The Strange Story Of The Ourang Medan
By James Donahue
As the story is told, two American vessels steaming in the Strait of Malacca in Indonesian waters
sometime during the summer of 1947 picked up a distress radio signal from a Dutch merchant ship, the Ourang Medan.
The radio operator on the Ourang Medan sent the following Morse code message: "All officers including
captain are dead lying in chartroom and bridge. Possibly whole crew dead." This was followed by a final message: "I die."
After that, the ship’s radio went dead.
This chilling message was received by the freighters City of Baltimore and Silver Star plus British
and Dutch listening posts. The radio operators at the various sites triangulated the source of the signal and determined that
it came from the Dutch freighter SS Ourang Medan, also navigating the straits of Malacca.
The Silver Star was closest to the distressed ship and steamed to the scene. They found the Ourang
Medan riding dead in the water and its decks littered with the gristly scene of the corpses of the crew. It was said the men’s
eyes were wide, their faces twisted as if they died in agony and horror. Even the ship’s dog was found dead.
The crew members apparently died at their posts. The bodies of the officers were found on the bridge,
others in the engine room, all dead. It appeared that they all died unexpectedly, and that whatever killed them occurred in
an instant of horror. Yet the Americans from the Silver Star said they saw no evidence that any of the corpses were victims
of foul play. There were no apparent injuries to the bodies, no blood or signs of struggle.
The captain of the Silver Star ordered a tow line attached to the ill-fated vessel. His plan was to
tow the ship to a nearby port and let authorities there try to determine what had happened. But just then billows of smoke
began pouring from the Number 4 hold. Shortly after this there was an explosion on the Ourang Medan and the ship sank, thus
taking any evidence of what had killed its crew to the bottom of the sea.
This is the legend as it has been circulating around the ports of the world, and even reported in
a few magazines that specialized in mystery tales. An official report even appeared in the May, 1952 U. S. Coast Guard’s
"Proceedings of the Merchant Marine
But did it really happen? It appears there was a ship called the Silver Star on the seas in 1947.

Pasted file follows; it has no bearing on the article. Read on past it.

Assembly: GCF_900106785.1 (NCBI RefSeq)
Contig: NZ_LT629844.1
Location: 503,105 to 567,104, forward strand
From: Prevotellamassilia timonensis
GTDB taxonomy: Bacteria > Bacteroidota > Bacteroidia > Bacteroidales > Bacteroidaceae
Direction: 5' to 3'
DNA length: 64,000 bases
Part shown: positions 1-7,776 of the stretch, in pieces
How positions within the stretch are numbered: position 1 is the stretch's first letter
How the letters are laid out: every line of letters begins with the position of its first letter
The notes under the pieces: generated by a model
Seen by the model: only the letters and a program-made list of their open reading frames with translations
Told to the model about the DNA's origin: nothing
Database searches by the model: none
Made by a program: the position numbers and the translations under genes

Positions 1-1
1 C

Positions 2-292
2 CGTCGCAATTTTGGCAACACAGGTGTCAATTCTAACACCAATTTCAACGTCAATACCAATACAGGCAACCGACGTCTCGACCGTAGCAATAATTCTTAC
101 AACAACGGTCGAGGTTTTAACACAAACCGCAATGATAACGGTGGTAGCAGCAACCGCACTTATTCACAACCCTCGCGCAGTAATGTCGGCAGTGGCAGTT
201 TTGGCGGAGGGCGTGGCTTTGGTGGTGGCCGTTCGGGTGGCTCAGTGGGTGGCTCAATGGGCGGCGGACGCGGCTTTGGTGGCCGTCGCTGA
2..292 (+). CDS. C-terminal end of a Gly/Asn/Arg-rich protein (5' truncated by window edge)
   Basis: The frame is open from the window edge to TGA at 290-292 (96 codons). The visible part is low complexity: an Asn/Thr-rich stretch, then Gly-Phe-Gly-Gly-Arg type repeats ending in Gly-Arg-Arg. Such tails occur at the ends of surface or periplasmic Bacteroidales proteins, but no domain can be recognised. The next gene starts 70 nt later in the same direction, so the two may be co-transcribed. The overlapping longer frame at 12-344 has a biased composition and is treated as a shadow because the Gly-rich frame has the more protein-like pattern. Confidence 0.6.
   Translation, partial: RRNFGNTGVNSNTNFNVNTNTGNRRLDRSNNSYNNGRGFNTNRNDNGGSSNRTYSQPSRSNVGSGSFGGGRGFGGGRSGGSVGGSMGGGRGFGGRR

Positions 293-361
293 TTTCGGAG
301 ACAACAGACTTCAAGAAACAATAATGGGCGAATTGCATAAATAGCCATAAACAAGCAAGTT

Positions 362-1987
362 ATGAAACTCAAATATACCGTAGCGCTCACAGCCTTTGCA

It was originally a Grace Line freighter known as the Santa Cecilia until seized by the United States Maritime Commission
for wartime duty and given its new name. But no record of any ship called the Ourang Medan appears to exist.
Naval historian Roy Bainton conducted exhaustive research on this "death ship" story. After turning
to Lloyd’s Shipping registers, the Dutch Shipping records and even places like the Maritime Authority in Singapore,
he was about to conclude that the Ourang Medan story was nothing more than an old sailor’s yarn.
Then Bainton found a German booklet titled "Death Ship in the South Sea" by Otto Mielke, that gave
details about the Ourang Medan, its route, cargo, tonnage and even the name of the captain.
Bainton wrote that Mielke’s booklet suggested that the Number 4 hold of the Ourang Medan was
filled with "a mixed, lethal cargo on the Dutchman ‘Zyankali’ (potassium cyanide) and nitroglycerine."
Bainton suggests that the vessel may have been smuggling nerve gas or other insidious biological weapons.
This would have explained the sudden demise of the crew and then the explosion that sank the ship. Even the ship’s name
may have been faked to hide its real identity.
The alleged incident occurred just two years after the conclusion of the last great world war in history.
Was it possible that a terrible wartime concoction had been smuggled from a Japanese hiding place for some illicit purpose
elsewhere in the world, and the ship that was carrying it thankfully failed to reach its destination?